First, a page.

Celebrating Mother Nature’s Perfect Packaging
This blog is dedicated to every mother on Mother’s Day and how mothers ultimately are the perfect package.
There is an optimized, or perfect package, for every product made on Earth. EPE has discovered the process and materials to find every products’ perfect package. That’s a pretty bold statement, huh? Let me back it up.
Man-made products require man-made packaging, but to be able to understand how to create the perfect package, EPE had to first understand and learn from the greatest packaging designer on earth: Mother Nature.
Mother Nature inspires us at EPE with examples of her work on a daily basis. I couldn’t think of a better lady to follow and emulate in case we needed help, which we obviously did. Okay, I know you’re wondering about Mother Nature’s packaging – allow me to provide some really cool examples.
For starters, what is the best package ever created anywhere on earth? It’s the mother’s womb. From a packaging standpoint, the mother’s womb has everything you could ever ask for in a package and then some. Protecting the product? What more could you ask for than being safely secured inside your mom? You’re basically hand-carried around for nine months with not only your mom watching out for you, but usually everyone around you as well. Pretty much the best product protection you could ask for. What about graphics? Well, there’s no doubt about the baby bump and what that’s advertising right? Environmentally friendly? It’s the best because it completely goes away and doesn’t create any waste. Talk about a multi-functional package, huh?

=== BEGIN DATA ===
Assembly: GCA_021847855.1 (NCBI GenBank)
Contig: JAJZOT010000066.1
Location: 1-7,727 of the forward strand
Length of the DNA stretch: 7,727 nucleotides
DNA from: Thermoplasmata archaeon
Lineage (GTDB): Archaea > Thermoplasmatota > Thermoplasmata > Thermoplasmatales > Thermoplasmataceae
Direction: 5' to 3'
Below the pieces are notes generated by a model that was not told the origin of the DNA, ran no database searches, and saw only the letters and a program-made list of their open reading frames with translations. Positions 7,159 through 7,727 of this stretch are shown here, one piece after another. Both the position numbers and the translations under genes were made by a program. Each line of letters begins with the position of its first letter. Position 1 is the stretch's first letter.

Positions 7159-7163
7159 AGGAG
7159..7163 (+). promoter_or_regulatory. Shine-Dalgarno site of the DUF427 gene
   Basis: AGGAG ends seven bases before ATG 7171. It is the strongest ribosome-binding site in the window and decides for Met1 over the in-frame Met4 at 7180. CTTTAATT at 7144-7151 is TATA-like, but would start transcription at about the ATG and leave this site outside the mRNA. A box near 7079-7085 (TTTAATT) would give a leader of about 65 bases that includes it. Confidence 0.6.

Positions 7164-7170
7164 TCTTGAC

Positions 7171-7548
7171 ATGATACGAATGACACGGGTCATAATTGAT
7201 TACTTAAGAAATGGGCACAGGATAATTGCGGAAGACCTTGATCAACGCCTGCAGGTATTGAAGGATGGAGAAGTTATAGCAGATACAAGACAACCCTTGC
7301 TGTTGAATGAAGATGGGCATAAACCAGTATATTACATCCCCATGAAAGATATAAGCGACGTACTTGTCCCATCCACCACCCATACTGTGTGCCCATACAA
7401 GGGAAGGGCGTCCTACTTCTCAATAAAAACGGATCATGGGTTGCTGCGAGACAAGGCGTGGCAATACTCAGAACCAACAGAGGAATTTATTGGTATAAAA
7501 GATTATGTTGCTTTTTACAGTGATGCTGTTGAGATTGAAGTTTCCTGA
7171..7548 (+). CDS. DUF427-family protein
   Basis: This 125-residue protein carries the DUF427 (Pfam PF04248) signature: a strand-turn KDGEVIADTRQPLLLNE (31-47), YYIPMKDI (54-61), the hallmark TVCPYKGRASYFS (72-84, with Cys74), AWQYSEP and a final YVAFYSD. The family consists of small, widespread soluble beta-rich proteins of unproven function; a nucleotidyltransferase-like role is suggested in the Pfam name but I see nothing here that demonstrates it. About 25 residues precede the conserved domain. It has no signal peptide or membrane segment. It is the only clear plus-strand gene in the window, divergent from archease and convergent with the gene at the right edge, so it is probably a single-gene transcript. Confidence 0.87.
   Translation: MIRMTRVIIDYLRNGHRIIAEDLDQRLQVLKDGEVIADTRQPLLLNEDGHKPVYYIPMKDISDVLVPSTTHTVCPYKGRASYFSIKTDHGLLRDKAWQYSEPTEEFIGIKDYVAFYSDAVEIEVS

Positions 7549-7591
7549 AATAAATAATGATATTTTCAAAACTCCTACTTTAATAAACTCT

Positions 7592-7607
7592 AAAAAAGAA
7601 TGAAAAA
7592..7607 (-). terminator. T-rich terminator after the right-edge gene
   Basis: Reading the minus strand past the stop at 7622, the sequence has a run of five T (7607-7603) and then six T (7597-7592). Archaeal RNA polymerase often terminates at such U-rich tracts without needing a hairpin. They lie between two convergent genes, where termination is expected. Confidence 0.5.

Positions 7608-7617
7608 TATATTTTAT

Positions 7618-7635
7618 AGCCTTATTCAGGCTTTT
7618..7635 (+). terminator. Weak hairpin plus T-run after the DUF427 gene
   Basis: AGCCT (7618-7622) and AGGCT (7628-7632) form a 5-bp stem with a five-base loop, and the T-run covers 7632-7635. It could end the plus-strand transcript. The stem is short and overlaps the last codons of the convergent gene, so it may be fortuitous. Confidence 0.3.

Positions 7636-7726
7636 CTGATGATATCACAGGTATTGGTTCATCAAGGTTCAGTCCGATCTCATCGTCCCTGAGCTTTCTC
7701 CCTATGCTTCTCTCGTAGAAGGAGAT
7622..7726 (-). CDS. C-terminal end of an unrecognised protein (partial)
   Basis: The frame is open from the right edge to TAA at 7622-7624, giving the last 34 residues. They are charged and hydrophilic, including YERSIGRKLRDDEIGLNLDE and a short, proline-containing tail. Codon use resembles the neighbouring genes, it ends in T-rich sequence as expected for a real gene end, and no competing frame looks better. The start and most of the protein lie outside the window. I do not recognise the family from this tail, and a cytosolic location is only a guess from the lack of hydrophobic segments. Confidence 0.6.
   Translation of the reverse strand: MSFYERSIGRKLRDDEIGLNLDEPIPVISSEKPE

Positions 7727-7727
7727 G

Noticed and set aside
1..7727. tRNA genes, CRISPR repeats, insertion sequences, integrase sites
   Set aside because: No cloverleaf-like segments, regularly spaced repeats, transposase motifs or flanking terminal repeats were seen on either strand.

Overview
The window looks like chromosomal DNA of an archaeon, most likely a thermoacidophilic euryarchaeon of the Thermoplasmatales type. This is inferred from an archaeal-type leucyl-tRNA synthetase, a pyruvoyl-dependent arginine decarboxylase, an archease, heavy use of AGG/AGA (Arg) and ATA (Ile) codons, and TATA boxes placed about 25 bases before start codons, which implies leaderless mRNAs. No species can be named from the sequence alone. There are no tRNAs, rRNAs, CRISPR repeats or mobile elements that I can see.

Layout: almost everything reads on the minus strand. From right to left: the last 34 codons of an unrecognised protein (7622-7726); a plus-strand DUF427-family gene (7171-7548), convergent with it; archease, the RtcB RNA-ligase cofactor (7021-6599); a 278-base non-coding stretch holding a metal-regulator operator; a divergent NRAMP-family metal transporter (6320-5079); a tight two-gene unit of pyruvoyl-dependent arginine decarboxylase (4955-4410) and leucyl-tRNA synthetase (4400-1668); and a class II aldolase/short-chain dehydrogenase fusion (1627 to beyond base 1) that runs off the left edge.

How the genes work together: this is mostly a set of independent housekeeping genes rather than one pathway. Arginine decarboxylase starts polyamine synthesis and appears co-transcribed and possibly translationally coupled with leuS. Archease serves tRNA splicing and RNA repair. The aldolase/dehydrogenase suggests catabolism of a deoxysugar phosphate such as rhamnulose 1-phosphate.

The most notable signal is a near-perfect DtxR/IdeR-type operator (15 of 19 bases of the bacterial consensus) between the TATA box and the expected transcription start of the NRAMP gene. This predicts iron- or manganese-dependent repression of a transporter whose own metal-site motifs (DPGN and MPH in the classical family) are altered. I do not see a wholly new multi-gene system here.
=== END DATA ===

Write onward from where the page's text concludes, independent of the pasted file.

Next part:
So, let’s start with the definition of a perfect package. I’m sure everyone has their own opinion; the marketing focus will be on graphics and claim it’s all about customer appeal, while the engineers will demand product protection as the holy grail and conduct testing until they can be sure nothing breaks when it gets dropped from the Golden Gate Bridge.
I have a different viewpoint – one that’s more focused on reaching the balance of costs versus protection. To me, it’s about optimizing the intersection of the cost to transit your products from manufacturing to the end customer while maintaining the product integrity. Here’s my thinking, it’s a really simple process; first, product damage and packaging costs can be measured. Since it’s measureable, you can optimize the point at which they intersect. If you can optimize that intersection, you can find it, or for better terms, perfect it. Hence, the path to the perfect package.
Let’s look at some other examples, and again I will call on Mother Nature for her help. The egg is an example of a really good package, both for protecting chicks during incubation, as well as eggs that are destined for the supermarkets that ultimately end up on our breakfast tables. In the latter case, Mother Nature needed some help to endure the unnatural transit mode man created for shipping the eggs from hen to store. Man helped by designing the molded pulp or pressed foam for the pack of dozen eggs we buy today. Why twelve eggs per carton? Check out the history sometime. It started in year 700 so there’s a clue how long it’s been around.